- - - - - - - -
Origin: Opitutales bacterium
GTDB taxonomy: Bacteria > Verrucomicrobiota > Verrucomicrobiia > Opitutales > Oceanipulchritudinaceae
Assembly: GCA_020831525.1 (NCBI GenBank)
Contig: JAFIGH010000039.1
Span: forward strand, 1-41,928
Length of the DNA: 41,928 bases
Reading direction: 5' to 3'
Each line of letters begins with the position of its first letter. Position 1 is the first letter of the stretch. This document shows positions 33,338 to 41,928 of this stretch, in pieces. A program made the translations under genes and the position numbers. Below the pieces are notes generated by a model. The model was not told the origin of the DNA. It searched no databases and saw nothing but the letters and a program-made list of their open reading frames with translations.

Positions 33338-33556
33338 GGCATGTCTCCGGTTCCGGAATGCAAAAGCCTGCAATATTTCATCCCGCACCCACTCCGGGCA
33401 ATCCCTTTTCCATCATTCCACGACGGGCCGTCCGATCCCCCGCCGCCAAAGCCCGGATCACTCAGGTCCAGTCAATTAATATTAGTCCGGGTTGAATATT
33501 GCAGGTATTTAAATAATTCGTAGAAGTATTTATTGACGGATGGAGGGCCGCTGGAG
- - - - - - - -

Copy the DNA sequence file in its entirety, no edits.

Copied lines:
Origin: Opitutales bacterium
GTDB taxonomy: Bacteria > Verrucomicrobiota > Verrucomicrobiia > Opitutales > Oceanipulchritudinaceae
Assembly: GCA_020831525.1 (NCBI GenBank)
Contig: JAFIGH010000039.1
Span: forward strand, 1-41,928
Length of the DNA: 41,928 bases
Reading direction: 5' to 3'
Each line of letters begins with the position of its first letter. Position 1 is the first letter of the stretch. This document shows positions 33,338 to 41,928 of this stretch, in pieces. A program made the translations under genes and the position numbers. Below the pieces are notes generated by a model. The model was not told the origin of the DNA. It searched no databases and saw nothing but the letters and a program-made list of their open reading frames with translations.

Positions 33338-33556
33338 GGCATGTCTCCGGTTCCGGAATGCAAAAGCCTGCAATATTTCATCCCGCACCCACTCCGGGCA
33401 ATCCCTTTTCCATCATTCCACGACGGGCCGTCCGATCCCCCGCCGCCAAAGCCCGGATCACTCAGGTCCAGTCAATTAATATTAGTCCGGGTTGAATATT
33501 GCAGGTATTTAAATAATTCGTAGAAGTATTTATTGACGGATGGAGGGCCGCTGGAG